Tokina FíRIN 20mm f/2 FE AF - Review / Test Report - Analysis
Lens Reviews - Sony Alpha (Full Format)


Prime lenses tend to produce minimal image distortions and that applies to the Tokina FíRIN 20mm f/2 FE AF as well - mostly at least. Technically the distortions are very low but there's a wavy sub-frequency. That being said things are perfectly straightened out with image auto-correction.


Tokina shares a weakness with most fast lenses - high vignetting at maximum aperture. At around 3EV (f-stops) the light falloff is very obvious at f/2. Stopping down reduces the issue but it remains visible unless you activate image auto-correction. In this case, the vignetting is acceptable at f/2 (1.5EV) and mostly gone from f/2.8 onward.

MTF (resolution)

The Tokina FíRIN 20mm f/2 FE AF does a fine job in terms of resolution albeit it's not perfect - which is hardly surprising given the fast ultra-wide character. The most stunning aspect is the excessive sharpness in the wider center zone of the image field. The results are pretty much perfect here and between f/2 and f/5.6, the lens is surely capable of outperforming the 42-megapixel sensor of the test camera in this zone. The quality drops towards the borders/corners, of course, with f/2 as a weak spot. The borders are still Okay at this setting but the corners are soft. Stopping down to f/2.8 helps but better choose at least f/4 for good results. The sweet spot of the lens is reached between f/5.6 and f/8 with very good to excellent borders and very good corners. f/11 remains perfectly usable. Beyond diffraction has a more significant impact.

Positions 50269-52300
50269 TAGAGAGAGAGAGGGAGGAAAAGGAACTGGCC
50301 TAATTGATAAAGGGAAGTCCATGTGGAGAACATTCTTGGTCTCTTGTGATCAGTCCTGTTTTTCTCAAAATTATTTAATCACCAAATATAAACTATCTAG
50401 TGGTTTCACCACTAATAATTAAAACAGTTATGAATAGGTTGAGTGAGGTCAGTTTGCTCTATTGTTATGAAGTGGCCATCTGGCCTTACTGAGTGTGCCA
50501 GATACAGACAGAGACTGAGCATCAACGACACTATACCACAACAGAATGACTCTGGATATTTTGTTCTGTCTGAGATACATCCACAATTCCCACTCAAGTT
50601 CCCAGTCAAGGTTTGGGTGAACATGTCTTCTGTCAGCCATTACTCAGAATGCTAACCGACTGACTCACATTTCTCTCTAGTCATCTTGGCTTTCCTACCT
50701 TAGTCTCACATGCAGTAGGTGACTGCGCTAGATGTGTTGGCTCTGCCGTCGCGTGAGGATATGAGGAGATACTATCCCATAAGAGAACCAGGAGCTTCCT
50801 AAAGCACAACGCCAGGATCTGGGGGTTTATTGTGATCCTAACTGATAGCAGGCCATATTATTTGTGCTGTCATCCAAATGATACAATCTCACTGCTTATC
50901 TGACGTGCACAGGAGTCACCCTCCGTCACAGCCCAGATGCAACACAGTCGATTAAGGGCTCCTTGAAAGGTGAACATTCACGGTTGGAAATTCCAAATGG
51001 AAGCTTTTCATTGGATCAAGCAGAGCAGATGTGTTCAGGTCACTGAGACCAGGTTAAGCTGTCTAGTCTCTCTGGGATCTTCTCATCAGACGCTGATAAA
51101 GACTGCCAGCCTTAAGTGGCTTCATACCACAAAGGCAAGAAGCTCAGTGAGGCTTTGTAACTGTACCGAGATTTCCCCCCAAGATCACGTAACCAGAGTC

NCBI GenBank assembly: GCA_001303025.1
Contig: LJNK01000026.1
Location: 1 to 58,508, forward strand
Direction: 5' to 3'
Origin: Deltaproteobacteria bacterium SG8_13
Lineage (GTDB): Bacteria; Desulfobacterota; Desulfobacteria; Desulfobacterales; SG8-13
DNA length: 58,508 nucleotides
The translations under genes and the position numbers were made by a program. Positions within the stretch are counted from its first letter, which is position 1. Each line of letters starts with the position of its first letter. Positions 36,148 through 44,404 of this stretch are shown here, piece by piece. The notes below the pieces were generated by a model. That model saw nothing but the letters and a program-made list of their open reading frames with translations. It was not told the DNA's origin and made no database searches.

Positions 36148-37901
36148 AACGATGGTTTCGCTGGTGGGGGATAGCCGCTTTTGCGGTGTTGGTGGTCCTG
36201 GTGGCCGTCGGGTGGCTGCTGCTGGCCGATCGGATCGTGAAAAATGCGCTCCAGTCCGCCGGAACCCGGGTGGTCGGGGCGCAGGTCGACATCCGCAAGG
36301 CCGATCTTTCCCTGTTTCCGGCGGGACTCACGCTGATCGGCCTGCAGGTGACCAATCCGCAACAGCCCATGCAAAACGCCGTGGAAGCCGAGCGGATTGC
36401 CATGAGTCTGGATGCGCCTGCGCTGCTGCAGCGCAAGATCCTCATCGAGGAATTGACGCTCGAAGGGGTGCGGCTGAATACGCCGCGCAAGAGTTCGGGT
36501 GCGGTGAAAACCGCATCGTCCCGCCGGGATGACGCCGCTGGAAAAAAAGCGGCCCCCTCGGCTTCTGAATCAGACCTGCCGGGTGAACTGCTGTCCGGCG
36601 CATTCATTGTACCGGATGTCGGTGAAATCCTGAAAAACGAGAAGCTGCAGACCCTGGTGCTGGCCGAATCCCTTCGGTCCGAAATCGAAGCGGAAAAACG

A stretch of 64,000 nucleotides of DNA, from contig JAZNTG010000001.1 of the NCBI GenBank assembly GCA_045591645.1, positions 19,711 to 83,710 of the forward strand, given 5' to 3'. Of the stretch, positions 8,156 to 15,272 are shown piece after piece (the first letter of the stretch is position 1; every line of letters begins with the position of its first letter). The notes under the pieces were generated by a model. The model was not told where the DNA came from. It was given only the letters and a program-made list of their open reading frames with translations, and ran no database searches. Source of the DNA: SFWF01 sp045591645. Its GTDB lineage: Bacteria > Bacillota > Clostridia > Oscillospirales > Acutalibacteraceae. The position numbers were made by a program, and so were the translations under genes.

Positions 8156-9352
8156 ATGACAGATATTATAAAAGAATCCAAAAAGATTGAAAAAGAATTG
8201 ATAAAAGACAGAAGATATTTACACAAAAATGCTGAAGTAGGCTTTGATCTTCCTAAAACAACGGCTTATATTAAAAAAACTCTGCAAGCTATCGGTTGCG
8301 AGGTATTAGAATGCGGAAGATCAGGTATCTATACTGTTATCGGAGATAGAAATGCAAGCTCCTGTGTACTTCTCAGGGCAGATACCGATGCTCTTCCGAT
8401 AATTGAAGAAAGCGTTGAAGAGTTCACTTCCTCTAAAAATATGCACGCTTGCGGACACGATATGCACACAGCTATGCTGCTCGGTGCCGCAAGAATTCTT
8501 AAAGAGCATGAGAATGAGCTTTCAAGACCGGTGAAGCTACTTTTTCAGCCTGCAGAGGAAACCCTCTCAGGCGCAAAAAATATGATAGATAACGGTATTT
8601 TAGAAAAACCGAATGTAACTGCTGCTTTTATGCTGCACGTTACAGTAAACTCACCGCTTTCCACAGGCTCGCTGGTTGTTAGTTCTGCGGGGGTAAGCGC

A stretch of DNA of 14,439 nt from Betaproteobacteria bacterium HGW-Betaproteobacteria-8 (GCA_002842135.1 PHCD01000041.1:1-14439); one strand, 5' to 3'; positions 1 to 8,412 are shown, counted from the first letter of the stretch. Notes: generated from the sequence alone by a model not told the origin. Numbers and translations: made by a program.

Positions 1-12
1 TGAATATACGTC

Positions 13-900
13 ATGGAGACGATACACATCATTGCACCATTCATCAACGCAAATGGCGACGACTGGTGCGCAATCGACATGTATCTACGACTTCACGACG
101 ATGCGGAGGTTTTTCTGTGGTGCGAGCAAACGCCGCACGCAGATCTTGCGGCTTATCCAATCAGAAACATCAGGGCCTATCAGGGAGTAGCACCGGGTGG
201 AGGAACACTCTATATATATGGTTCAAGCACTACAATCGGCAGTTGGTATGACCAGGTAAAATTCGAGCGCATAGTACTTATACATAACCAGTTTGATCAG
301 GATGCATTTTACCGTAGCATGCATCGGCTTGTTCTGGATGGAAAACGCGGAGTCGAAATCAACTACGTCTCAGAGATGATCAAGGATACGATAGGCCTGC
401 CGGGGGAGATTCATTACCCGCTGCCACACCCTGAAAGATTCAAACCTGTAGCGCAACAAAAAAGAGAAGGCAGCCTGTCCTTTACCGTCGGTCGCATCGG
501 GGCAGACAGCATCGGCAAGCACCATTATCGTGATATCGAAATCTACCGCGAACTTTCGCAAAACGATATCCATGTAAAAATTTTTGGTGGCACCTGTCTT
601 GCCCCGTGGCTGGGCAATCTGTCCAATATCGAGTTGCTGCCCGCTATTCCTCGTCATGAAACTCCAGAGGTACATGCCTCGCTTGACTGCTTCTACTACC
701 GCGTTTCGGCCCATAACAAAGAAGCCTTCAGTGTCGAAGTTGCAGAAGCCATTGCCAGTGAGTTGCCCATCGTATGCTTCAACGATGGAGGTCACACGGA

The field curvature is minimal. The centering quality of the tested sample was good.

Please note that the MTF results are not directly comparable across the different systems!

Below is a simplified summary of the formal findings. The chart shows line widths per picture height (LW/PH) which can be taken as a measure for sharpness. If you want to know more about the MTF50 figures you may check out the corresponding Imatest Explanations

Chromatic Aberrations (CAs)

On Sony cameras, you don't really have to worry about chromatic aberrations due to image auto-correction. However, if you prefer to disable this, the CAs remain below disturbing limits. Please note, however, that color blooming effects can be seen in extreme contrast transitions at f/2.


Wide-angle lenses tend to have a very rough rendition of out-of-focus areas. While we haven't "formally" tested the aspect, the field results indicate that the Tokina FíRIN 20mm f/2 FE AF is better that most lenses in this class. Edge-transitions are pretty smooth, for instance. Below are two sample images taken at f/2 (also available in full-size format on the next page).

Stars & Flare

Another aspect sometimes asked by readers is whether a lens can produce star effects with strong light sources. The image below was taken at f/11 and, as you can see, the sun is showing rays indeed.

The image is also showing some flare effects. Now please note that there is no lens which is free of flare and glare. You can pretty much always find an angle where strong frontal or stray-light produces side effects. The Tokina produces some greenish blobs here which is not real but this is still better than rainbow colors that we have seen elsewhere.